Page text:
4. There is no safe level of exposure to the radiation that would leak into the Ottawa River from the Chalk River mound. All of the escaping radioactive materials would increase risks of birth defects, genetic damage, cancer and other chronic diseases. The International Atomic Energy Agency says radioactive wastes must be carefully stored out of the biosphere, not in an above-ground mound.

5. International safety standards do not allow landfills to be used for disposal of “low level” radioactive waste. The International Atomic Energy Agency says that only Very Low Level Radioactive Waste (VLLW) can be put in an above-ground landfill-type facility. Canada would be shirking its international obligations as a member state of the IAEA and a signatory to an international nuclear waste treaty if it allowed this dump to be licensed.

6. The giant Chalk River mound would not reduce Canada’s $8 billion federal radioactive waste liabilities and could in fact increase themThe giant pile of leaking radioactive waste would be difficult to remediate. Remediation costs could exceed those of managing the wastes had they not been put in the mound.

11 thoughts on “Six reasons to STOP the Ottawa River radioactive waste dump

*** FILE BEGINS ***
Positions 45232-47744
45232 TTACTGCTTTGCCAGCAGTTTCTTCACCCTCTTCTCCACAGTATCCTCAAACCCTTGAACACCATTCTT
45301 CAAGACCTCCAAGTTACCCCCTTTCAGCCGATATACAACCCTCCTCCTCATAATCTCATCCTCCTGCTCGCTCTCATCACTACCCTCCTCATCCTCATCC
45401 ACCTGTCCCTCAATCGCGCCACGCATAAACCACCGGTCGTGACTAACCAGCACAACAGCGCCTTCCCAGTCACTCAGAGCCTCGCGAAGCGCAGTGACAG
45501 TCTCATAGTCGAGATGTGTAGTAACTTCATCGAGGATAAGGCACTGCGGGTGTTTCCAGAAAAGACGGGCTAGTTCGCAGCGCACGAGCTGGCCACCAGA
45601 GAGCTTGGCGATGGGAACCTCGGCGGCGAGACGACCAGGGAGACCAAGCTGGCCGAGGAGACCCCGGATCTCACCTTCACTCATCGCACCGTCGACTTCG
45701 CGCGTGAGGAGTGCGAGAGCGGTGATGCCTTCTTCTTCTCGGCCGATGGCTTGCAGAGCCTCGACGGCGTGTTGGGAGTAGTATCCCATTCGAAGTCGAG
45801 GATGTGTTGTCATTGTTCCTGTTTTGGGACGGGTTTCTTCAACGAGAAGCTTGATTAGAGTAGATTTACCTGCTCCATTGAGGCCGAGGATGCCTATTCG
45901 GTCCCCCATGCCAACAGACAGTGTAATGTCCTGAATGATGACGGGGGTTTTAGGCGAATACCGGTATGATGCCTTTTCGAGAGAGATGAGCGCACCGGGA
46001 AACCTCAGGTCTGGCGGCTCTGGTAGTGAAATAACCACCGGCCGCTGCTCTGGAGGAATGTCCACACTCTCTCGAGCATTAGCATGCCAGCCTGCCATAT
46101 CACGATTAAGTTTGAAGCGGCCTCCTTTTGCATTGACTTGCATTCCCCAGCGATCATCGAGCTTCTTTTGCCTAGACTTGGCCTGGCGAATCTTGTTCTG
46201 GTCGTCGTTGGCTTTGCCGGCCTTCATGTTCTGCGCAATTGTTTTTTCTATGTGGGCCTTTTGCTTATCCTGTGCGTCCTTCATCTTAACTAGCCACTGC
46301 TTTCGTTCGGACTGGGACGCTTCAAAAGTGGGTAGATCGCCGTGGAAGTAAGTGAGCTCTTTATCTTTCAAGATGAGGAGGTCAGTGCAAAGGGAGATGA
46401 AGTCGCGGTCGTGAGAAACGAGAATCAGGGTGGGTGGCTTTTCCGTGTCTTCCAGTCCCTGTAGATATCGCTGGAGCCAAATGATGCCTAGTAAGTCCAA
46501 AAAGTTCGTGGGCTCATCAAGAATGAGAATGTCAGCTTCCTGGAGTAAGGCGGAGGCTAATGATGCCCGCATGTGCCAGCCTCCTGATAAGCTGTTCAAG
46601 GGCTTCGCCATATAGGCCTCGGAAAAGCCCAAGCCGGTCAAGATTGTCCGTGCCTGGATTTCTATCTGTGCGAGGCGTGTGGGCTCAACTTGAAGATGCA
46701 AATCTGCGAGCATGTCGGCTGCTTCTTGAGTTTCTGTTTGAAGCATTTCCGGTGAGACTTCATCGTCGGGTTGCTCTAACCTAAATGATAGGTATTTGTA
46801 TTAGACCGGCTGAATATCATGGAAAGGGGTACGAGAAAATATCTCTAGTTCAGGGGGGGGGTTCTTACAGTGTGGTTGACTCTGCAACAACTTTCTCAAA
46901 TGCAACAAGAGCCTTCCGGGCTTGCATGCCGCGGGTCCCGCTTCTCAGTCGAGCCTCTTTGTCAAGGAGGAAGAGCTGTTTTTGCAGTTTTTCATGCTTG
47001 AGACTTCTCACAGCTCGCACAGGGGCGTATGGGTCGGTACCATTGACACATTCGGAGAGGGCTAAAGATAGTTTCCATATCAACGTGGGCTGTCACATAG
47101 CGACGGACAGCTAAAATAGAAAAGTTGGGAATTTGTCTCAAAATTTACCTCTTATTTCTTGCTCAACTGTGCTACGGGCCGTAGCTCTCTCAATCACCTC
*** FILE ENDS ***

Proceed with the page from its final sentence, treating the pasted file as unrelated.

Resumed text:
1. I am against the dump, the technology is there so we have clean energy just need a wise person to run it and know how, and right now it doesn’t seem we are paying the right people.


  2. Can I get a letter of support for us in Northwestern Ontario against NWMO Igance location. I am one of the Walkers against Nuclear Waste and really desperately need help to get them Out of Our Waterways. We need letters from other Sites as well.
    Racism has hit IgnaceTownship hard with discrimination against Indigenous Rights and Water Protection.


  3. Many, many thanks for this (and for your forty years, and counting, of work in the face of the most daunting odds!) My Ontario house is just south of Renfrew County in Ompah, also in Algonquin territory and the Ottawa River watershed. I’m living mostly in NL now, and we’ve just learned of the threat of a nuclear waste dump in Labrador! Our Council of Canadians Avalon chapter received this from Ann Pohl, and will follow up in some way. Stay safe and well!


  4. The sad truth is that there is nowhere on this earth that should be sacrificed for the holding of radio active waste. It is sharply more frightening if it is near settlements and near our much needed water however. Many of us support an end to nuclear energy , period, and a move to less dirty sources which are also becoming less costly in monetary terms. With you.


  5. Do you know all the waste is already there? It has been sitting above the ground for years. What has been taken down is now in sea cans not designed to withstand the elements, and what has not is in buildings, surrounded by contaminated land which cannot be remediated until the building is taken down. By blocking the “waste dump” you end up ensuring that it does leach into the river, because it is uncontained. You also prevent further clean up of the site due to the lack of anywhere safe to put the contaminated material. Request a tour of the site, go see it all for yourselves.